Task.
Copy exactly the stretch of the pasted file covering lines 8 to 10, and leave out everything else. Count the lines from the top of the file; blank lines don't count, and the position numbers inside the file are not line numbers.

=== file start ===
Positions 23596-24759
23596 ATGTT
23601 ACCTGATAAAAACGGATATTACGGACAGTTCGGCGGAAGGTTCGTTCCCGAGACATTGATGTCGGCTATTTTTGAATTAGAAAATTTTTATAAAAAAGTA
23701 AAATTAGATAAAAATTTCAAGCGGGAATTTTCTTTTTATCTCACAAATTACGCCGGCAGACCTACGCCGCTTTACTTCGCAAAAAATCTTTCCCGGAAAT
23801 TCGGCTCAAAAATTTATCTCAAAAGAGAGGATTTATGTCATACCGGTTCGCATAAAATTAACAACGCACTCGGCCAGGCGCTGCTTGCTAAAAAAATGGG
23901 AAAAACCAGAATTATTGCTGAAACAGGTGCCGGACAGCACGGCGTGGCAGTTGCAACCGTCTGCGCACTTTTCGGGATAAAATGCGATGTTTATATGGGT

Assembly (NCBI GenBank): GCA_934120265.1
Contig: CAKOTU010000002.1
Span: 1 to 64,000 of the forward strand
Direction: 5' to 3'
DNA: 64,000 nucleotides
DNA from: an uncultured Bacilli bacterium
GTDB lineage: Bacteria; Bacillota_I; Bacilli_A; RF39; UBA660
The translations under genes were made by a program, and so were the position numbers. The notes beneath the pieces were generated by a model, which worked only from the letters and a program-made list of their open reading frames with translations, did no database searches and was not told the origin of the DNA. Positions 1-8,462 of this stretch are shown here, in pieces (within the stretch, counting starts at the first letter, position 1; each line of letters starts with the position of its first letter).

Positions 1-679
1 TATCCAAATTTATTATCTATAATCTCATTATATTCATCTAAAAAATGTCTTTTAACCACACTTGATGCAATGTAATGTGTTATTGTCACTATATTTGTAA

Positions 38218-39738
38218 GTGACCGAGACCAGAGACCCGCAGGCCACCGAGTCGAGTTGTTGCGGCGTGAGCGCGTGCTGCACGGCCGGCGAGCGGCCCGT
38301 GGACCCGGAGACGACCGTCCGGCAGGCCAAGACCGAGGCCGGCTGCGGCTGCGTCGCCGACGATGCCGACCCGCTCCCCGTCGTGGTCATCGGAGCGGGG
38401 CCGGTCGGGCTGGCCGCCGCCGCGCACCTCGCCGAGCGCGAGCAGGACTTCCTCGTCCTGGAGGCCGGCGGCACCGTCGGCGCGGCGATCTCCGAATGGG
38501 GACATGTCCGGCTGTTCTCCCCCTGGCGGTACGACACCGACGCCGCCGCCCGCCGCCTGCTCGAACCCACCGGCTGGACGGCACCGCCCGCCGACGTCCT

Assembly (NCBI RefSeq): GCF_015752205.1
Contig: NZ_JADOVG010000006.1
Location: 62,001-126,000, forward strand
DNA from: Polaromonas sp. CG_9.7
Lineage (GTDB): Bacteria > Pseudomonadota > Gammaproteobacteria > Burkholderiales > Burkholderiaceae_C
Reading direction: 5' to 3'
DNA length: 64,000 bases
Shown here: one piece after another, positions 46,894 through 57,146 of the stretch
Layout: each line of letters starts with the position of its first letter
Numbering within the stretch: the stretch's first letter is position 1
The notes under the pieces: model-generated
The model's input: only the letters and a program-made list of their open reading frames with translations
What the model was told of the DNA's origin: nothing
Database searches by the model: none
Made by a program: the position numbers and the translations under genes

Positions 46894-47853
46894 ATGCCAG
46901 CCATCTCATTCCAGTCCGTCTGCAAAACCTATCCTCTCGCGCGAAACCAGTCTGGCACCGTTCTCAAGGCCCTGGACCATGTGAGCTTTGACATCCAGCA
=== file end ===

Contig: CAKOTU010000002.1
Span: 1 to 64,000 of the forward strand
Direction: 5' to 3'